Tinkercad Codeblocks (BETA)

Tinkercad recently announced a new feature called Codeblocks. While still in beta, this feature allows 3D designers to use code blocks (powered by Scratch) to create models that they can share, export and even place into their Parts Collection.

While coding in 3D design for the average user isn’t new, see OpenSCAD and BeetleBlocks as examples, having access to the coding environment in Tinkercad is tremendously beneficial for the many schools already using this tool with students of all ages.

Tinkercad Codeblocks

Getting Started

You access Codeblocks (BETA) by selecting it on the menu at the left when first launching Tinkercad. It will open a new page with the coding environment and the Tinkercad workplane side by side. As of this writing, there is a smaller prompt window asking you to select a sample model or create a new one. I suspect the developers will remove this prompt window in future versions.

If you open a sample, you can see the existing code and “Run” it to check how it renders on the Tinkercad workplane. If you create a new design, you get a blank slate, ready for coding.

First Impressions

Anyone used to Scratch is going to find this easy to get up and running. Drag blocks from the left into your script area, connect them, set parameters like size and movement, create variables and more. Click on “Run” at the top-right of the screen to see your code render on the workplane.

When you are you ready to bring this model into the regular Tinkercad interface, you can use the Export feature. Currently, you can export as .STL or .OBJ, or even better, you can add it to your Parts Collection to drag into another project. I recently wrote about the Parts Collection feature in this blog post about 3D printed LED Caps.

The sample projects that Tinkercad provides are helpful for dissection and serve as springboards for your own projects. I suspect that just as there is a gallery of shared models now, there will soon be a gallery that allows users to share code.

Why is This Good?

While there is much to be read about the importance of coding, I think Mitch Resnick said it best in his TED talk about coding with Scratch.

As kids are creating projects like this, they’re learning to code, but even more importantly, they’re coding to learn. Because as they learn to code, it enables them to learn many other things, opens up many new opportunities for learning.

He goes on to make an analogy with reading and writing. As we learn to read and write, these new skills help us to learn more. The same goes for coding. It’s not just about becoming a computer programmer, which is terrific in its own right, but coding is another tool in life to help us think, imagine and create.

There is another reason that coding with 3D design is particularly useful. Often, in Tinkercad, there are objects that students might imagine in their heads but are unable to execute on the screen with the existing tools. Having the ability to write code allows these young designers an opportunity to create differently than they otherwise would. It enables them to test out their designs, make subtle adjustments, and test again. The model I created in the image at the top of this page would have been very challenging without the ability to write code.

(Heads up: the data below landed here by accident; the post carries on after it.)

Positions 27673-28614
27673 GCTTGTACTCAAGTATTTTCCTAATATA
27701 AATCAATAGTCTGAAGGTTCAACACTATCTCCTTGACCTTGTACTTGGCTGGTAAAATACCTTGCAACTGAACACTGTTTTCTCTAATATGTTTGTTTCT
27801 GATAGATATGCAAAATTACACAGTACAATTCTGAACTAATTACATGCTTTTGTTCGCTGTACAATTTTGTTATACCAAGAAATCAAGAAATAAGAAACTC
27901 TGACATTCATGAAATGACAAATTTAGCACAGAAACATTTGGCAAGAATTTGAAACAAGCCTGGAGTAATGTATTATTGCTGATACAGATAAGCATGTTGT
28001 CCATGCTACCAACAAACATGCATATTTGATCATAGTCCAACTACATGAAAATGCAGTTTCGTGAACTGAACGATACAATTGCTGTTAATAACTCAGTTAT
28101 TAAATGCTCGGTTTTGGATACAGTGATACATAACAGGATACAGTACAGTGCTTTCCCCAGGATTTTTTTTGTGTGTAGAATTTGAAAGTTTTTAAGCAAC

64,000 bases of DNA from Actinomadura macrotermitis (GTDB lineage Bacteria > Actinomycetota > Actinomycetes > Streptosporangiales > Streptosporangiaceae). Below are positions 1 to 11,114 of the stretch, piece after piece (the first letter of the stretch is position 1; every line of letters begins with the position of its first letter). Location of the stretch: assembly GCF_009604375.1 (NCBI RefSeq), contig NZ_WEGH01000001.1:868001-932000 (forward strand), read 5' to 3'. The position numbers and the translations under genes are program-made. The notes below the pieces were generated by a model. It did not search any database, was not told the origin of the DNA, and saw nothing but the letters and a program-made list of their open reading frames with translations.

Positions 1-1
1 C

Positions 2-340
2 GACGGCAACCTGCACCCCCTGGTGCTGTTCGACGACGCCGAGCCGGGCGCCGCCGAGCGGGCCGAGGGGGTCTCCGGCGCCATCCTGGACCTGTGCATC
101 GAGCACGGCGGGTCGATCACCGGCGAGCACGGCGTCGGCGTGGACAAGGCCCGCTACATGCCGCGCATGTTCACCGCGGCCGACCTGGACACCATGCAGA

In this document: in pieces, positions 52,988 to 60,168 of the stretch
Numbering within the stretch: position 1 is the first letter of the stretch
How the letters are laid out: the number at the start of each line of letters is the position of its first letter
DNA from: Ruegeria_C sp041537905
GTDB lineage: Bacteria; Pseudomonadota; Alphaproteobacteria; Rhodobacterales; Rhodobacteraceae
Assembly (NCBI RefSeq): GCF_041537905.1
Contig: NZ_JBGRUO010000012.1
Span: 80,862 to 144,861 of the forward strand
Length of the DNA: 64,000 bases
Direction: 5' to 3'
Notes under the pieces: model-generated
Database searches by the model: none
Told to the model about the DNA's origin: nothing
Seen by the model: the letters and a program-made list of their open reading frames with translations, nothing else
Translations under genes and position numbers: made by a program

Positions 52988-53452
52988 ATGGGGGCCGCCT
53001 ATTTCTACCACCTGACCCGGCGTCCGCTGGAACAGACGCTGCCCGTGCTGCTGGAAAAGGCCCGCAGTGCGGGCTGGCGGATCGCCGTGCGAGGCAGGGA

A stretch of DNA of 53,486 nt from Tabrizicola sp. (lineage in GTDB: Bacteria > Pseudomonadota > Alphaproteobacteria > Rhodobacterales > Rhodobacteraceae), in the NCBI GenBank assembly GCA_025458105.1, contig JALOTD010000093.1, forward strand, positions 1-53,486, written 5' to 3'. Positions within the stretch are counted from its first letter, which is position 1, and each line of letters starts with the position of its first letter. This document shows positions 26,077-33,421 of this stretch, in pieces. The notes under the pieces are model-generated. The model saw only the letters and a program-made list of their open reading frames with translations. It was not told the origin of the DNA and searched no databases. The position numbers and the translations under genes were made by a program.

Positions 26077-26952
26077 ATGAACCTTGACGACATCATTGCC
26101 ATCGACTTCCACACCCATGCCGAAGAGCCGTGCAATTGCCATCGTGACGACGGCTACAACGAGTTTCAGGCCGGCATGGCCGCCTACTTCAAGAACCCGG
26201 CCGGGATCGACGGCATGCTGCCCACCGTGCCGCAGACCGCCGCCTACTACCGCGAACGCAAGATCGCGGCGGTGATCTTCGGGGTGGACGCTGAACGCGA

What I Hope to See in the Next Version

Codeblocks (BETA) is a terrific start for using block-based coding with Tinkercad, and it’s only going to get better. Here are some features and modifications I would love to see in future versions.

Exporting code: While you can currently share the finished model with others via .STL and .OBJ file types, you can’t share the code itself. In the spirit of the Scratch community and the value of sharing our work, I hope this comes soon. I can imagine my students writing new code that they could then share with their friends to test out, modify and make their own.

Backpack: In Scratch 2.0, users all have backpacks. This feature allows any user to grab code from different projects for inclusion in their own project, again in the spirit of sharing your knowledge. I noticed that the Scratch 3.0 beta doesn’t have the backpack yet either, so it may just be a matter of time.

Executing just part of the code: In Scratch, you can execute a single block or series of blocks by double-clicking on the top block. This action allows you to see what that particular slice of code is doing, and you can make adjustments as needed just in that small portion of code. I do not see a way to do that here. For example, if my project involves three separate objects, I’d like to generate just object #3 to see what it looks like without rendering objects #1 or #2. This is not possible to do in the current version.

Duplicating code: The ability to duplicate pieces of code is essential for rapid development and testing. In Scratch, you can right-click or CTRL+click any segment of code to duplicate it and place elsewhere in your script.

Overall, I am very impressed with the implementation of Tinkercad Codeblocks (BETA) and look forward to testing this out with my students. While I eagerly await new versions with expanded features, there is enough here to get started now.

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